The prevalence of hepatitis C virus (HCV) infection during pregnancy increased 16-fold between 1998 and 2018, fueled by the opioid epidemic, which has increased the odds of poor fetal outcomes, researchers from Johns Hopkins University recently reported in JAMA Network Open.
The group's goal was to gauge how common HCV infections in pregnancy are and flesh out maternal and fetal outcomes to help with health policy decisions against the backdrop of rising opioid use, including in younger women of childbearing age.
For the analysis, researchers used the nation's largest publicly available database of all-payer inpatient care, which included more than 70 million births or spontaneous abortions.
Along with increased prevalence over the two decades, the team found that 0.20% of the births involved mothers who had HCV infections. The level reached 5.3 per 1,000 pregnancies in 2018. Mothers with HCV infections were more likely to be White and low income, with the group more likely to have a history of tobacco, alcohol, and opioid use.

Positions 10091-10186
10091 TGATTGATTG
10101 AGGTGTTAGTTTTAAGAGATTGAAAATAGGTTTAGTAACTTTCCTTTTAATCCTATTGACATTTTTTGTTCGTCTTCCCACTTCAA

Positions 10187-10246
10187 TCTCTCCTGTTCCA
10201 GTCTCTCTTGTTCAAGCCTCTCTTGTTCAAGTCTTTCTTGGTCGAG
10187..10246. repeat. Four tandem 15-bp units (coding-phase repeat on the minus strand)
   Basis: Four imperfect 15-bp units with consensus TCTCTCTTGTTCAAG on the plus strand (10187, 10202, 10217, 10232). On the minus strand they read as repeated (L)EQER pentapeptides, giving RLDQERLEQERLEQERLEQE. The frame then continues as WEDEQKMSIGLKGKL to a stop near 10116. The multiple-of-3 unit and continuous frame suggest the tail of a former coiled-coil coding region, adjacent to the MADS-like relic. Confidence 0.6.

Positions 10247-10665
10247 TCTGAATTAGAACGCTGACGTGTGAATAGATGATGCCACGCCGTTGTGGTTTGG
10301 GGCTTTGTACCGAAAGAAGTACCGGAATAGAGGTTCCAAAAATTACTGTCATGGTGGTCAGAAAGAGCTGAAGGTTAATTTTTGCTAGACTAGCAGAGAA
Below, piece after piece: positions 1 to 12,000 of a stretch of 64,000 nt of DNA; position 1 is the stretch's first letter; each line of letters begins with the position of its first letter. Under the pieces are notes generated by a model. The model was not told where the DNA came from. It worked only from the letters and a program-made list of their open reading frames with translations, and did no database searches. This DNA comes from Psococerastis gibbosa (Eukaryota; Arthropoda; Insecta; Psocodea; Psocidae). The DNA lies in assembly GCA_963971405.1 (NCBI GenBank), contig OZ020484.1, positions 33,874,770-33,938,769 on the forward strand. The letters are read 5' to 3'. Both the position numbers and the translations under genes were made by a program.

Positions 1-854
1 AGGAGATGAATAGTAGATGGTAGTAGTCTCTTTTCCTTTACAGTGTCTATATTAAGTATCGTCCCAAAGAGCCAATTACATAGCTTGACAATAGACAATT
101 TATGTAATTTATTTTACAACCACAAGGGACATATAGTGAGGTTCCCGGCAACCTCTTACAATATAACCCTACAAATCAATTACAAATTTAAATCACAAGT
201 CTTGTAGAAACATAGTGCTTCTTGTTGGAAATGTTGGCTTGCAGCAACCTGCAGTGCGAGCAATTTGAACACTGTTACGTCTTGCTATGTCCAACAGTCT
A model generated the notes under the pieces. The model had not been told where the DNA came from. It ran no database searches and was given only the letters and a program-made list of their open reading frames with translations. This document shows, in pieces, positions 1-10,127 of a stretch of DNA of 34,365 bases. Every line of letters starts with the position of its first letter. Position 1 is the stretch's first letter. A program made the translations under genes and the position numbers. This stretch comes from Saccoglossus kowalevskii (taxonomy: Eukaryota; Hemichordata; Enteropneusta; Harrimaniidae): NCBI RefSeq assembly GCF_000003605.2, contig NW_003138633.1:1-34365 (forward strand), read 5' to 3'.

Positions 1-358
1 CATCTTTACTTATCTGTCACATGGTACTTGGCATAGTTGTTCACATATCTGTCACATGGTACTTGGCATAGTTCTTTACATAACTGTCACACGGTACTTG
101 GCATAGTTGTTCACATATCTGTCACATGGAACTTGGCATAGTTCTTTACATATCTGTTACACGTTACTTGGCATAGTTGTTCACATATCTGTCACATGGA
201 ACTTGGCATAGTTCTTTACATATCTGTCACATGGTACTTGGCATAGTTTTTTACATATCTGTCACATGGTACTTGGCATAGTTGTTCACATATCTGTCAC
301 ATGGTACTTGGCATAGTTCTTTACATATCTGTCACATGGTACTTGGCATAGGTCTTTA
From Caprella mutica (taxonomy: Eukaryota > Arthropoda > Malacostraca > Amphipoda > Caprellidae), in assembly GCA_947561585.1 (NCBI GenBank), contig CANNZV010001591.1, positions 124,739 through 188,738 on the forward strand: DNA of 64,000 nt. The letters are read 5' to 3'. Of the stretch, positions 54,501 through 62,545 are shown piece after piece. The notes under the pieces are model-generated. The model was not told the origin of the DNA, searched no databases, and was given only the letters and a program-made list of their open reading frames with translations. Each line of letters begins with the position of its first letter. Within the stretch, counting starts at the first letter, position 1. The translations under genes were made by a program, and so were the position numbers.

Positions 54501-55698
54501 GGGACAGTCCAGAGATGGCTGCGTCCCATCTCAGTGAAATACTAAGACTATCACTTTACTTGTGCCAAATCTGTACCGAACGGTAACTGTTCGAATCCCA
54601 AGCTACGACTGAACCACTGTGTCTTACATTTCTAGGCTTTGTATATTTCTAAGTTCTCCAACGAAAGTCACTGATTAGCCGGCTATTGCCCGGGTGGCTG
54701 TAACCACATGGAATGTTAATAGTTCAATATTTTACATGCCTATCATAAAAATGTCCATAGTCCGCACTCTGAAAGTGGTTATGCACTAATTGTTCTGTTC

Prevalence varied by age, with a threefold increase in women ages 41 to 50 years old and a 31-fold increase in women ages 21 to 30 years.
Women who tested positive for HCV during pregnancy had higher odds of cesarean delivery, preterm labor, poor fetal growth, and fetal distress. However, researchers didn't find any significant differences in gestational diabetes, preeclampsia, eclampsia, or stillbirth.
Researchers concluded that the findings support proposed recommendations for universal HCV screening during pregnancy and that pregnancy care may be the initial healthcare exposure for many women. "These touchpoints represent an opportunity for health care professionals to identify HCV infection and link women and their children to appropriate specialist care," they wrote.